By Dorothy Rice Bennett
A youthful would-be writer is filled with great dreams and ambitions—like writing the great American novel, selling a screenplay, being published and making a fortune. Yet, as we all learn eventually, our teenage view of ourselves and the world can be wacky, off center, and incredibly naïve. I know my adolescence was all of the above.
Speedway, Indiana, could be exciting every May when the Indy 500 mayhem came to town. But the rest of the year Speedway was just a small town. My world comprised two blocks by two blocks. Everything of any importance in my daily life was within walking distance of my house, from school, to church, to the grocery, the drugstore, the bank, and the movie theater.
Let’s pause at the movie theater around the corner. It’s where I hung out, because my parents were both employed full time and running their own business. I was an only child. With no one at home to talk with, I went to the movies. Of course, when you go to the movies a lot, you tend to become involved with movies and movie stars. One thing leads to another.
Esther’s biggest fan
Just before I turned eleven, in February of 1953, I saw a movie at that theater that was going to change my life: Million Dollar Mermaid starring Esther Williams. I loved the film and skipped and sang the movie’s theme song, “Let Me Call You Sweetheart,” all the way home. It was a musical biopic about Australian Annette Kellerman, who like Esther Williams, swam her way to stardom in motion pictures in the early twentieth century. It was a real American tale in which childhood polio and poverty were overcome as Annette achieved success as a swimmer. Perfect story for a child who needed a heroine, a child who wanted a bigger world than the one in which she lived.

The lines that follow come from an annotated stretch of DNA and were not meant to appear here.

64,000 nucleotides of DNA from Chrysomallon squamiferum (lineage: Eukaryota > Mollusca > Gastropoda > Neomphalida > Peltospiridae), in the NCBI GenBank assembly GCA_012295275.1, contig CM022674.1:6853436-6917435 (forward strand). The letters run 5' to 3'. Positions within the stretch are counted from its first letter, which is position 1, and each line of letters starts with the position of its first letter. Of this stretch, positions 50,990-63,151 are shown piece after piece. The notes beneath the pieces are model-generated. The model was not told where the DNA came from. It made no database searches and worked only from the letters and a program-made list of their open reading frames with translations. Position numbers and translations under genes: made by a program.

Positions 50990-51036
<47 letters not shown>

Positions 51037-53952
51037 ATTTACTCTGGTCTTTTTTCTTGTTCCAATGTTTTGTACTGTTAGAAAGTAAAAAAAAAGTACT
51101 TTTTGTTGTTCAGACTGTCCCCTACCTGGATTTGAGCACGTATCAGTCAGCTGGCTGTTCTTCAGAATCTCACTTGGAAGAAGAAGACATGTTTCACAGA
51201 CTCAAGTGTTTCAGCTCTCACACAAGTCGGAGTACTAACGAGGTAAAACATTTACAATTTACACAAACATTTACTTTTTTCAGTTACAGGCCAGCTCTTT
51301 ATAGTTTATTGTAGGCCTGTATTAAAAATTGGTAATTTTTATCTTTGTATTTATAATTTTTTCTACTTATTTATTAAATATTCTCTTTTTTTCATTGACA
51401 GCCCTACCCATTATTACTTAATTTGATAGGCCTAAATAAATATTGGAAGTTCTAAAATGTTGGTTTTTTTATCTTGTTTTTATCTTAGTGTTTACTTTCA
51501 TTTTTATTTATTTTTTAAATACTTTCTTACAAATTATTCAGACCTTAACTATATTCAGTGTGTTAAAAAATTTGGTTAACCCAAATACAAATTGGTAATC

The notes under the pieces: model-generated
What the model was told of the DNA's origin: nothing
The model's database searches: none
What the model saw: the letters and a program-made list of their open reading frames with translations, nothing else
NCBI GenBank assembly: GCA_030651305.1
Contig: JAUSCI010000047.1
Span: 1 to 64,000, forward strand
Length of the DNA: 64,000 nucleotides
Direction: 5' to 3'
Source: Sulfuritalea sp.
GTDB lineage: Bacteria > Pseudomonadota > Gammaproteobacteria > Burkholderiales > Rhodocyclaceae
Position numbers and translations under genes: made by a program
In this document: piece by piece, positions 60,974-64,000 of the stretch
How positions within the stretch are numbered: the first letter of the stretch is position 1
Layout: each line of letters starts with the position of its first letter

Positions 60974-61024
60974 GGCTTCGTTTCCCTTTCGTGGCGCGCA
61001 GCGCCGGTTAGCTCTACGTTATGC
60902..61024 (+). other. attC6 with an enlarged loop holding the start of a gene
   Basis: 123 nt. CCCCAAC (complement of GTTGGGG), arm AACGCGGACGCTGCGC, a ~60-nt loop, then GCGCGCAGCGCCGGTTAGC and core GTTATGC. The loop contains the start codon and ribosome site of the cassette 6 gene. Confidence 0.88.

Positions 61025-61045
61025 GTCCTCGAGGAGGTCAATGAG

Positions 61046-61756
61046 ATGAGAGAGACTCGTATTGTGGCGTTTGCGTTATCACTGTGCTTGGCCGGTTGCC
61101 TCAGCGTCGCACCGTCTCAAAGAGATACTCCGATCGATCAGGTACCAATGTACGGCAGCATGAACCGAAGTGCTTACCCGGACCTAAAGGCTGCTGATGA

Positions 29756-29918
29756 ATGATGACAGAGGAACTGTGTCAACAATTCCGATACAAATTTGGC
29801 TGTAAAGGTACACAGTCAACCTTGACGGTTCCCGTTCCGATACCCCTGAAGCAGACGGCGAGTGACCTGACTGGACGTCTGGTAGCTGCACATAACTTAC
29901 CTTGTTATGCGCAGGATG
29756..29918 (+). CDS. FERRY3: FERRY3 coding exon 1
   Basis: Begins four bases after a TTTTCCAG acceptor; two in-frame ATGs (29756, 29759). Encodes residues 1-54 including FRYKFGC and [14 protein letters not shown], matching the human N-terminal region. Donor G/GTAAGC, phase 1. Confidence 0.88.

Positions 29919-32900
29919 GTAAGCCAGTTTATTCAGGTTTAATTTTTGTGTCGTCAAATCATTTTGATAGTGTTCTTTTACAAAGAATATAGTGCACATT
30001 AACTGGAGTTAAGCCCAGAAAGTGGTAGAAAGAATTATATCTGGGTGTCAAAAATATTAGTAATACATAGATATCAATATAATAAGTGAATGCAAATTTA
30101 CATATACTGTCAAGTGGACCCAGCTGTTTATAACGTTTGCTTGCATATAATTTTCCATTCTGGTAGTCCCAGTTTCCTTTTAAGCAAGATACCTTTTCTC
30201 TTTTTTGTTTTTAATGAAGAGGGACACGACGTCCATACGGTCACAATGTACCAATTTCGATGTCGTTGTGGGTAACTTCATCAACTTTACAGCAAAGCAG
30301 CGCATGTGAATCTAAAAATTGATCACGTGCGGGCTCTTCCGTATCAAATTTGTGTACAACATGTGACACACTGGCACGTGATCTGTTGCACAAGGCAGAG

Now I hung around the corner drug store reading movie magazines, buying ones that had articles about Esther, joining an Esther Williams Fan Club in Florida, then deciding that if a man in Florida could have a fan club for Esther Williams, why couldn’t I? So I asked, and on June 4, 1955, I received a letter from Esther allowing me to become president of the International Esther Williams Fan Club. Now I could write something besides short stories for my classmates. I could create fan club journals for my members and mail them to far away places, like England, Australia, and Trinidad in the Caribbean.